Of Rivers –Part 1

Poetry by Reggie Kyere

You lie in the white bed
like the Black Volta.
Still,
but turbulent from within.

A mild prod
and your banks will burst.
On your side, the elephant ear plant sits,
wild, like a river plant.

I wade waist – deep
into you.
You are warm.
you are steep.

Tell me about the course
of your body, I say.
You smile,
and place my hand on your breast.

This is Burkina Faso –
you start here.
Then you end in Dagbon, you say,
resting my hand on the crotch panel of your black, lace  panties.

Your breasts are rainwater in my mouth.
my worshipful mouth travels down your black channel
And your banks burst. Spilling onto your floodplain
the most beautiful flood water.

You are the Odaw River after heavy rains
as I snorkel in your floodplain with my worshipful mouth.
But your hands are tree stumps
and your thighs are angry currents.

I am irritated.
my mouth is covered in wet silt.
So I swallow you whole
and you cry out,

Knocking your beloved elephant ear plant
to the floor.
Yes, sometimes we hurt the ones we love
when we are happy.

 

Of whales- Part 2

The idea
that love Is not shellfish

                             means that at its core
                                 Love is 98 feet and

380, 000 pounds

    like a blue whale

 

                                    you would float from one
                                        end of the room to the other

 

and when you stood before the mirror
       to part your hair into two

 

                              the comb would glide through its curly strands like they weren’t there –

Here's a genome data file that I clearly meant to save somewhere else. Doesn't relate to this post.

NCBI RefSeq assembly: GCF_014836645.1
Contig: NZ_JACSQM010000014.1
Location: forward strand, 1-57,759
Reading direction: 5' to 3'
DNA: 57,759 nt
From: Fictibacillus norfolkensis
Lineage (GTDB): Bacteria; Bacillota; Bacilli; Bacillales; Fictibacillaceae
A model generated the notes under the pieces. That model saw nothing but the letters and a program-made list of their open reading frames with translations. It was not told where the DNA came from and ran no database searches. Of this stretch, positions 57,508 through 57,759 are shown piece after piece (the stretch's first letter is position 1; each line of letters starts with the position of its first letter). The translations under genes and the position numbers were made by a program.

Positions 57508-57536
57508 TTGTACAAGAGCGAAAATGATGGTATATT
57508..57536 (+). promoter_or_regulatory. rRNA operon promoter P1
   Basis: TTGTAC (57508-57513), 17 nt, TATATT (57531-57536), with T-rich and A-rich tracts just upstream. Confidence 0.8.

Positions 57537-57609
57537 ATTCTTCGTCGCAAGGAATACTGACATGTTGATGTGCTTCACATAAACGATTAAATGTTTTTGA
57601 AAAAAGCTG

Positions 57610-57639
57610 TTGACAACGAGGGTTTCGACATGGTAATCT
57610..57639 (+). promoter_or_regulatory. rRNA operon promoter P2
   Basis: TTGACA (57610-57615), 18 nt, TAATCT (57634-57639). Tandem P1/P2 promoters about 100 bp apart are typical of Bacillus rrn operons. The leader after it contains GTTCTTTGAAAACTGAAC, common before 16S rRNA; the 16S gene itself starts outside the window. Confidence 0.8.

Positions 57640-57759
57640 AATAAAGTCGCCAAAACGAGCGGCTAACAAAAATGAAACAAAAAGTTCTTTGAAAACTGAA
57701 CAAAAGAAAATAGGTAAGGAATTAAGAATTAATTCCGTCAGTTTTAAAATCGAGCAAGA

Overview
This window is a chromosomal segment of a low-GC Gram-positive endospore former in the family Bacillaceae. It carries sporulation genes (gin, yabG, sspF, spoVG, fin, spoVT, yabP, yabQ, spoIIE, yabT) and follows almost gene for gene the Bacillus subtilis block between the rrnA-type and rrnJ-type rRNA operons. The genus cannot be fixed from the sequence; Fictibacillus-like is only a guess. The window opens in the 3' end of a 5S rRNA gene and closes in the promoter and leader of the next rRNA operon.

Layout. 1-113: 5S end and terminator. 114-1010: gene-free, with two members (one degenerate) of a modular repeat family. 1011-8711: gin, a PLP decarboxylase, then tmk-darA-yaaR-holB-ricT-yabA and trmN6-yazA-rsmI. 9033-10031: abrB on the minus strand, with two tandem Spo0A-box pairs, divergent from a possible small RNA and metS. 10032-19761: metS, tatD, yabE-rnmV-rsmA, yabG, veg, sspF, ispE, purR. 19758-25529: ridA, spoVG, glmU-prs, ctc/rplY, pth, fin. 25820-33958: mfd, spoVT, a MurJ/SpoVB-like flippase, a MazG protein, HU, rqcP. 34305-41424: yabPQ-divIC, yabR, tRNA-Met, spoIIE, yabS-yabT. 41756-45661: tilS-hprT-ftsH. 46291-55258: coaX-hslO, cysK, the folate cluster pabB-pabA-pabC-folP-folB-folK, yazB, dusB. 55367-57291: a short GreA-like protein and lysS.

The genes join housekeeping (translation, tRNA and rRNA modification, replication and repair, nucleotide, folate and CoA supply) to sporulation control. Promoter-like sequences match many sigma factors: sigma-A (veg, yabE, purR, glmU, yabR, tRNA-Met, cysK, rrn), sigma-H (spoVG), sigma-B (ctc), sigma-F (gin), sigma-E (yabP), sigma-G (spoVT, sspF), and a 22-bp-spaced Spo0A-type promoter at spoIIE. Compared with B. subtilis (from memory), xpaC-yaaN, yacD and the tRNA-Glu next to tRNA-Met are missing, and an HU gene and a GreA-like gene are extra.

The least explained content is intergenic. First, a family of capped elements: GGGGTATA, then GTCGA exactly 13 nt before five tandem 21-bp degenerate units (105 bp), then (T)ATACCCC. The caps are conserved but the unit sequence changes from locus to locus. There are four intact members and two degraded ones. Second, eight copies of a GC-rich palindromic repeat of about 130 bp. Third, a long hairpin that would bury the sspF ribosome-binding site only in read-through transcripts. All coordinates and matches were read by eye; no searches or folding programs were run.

weightless

 

like the white handkerchief

       you brandished as you danced Zanku on air

 

                                        Or  the crushed pot of the elephant ear plant
                                          that you lifted and tossed into the bin

 

that day in August when you collected your phone from the white bed
and flew  into the streets

 

                                 i watched  you as you   levitated  over  electricity poles  and billboards
                                     gazed upon by giant hungry men

 

your purple satin hair bonnet still hangs on a nail

       inside the wardrobe in the room you flew away from-

light.

Bio
Reggie Kyere dabbles in poetry occasionally. He tweets at @ReggieShanti

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Tampered press started out as a conversation on creating more platform and visibility for writers and visual artists in Ghana and Africa. While blackness has become more noticeable now than in the past, and more space is gradually being created at the table 

black as an identity is heavily nuanced and has to be dissected and carefully documented. African artists in particular have fewer platforms. Our experiences, mannerisms and culture often have similarities, but our style, design, creation and content are different.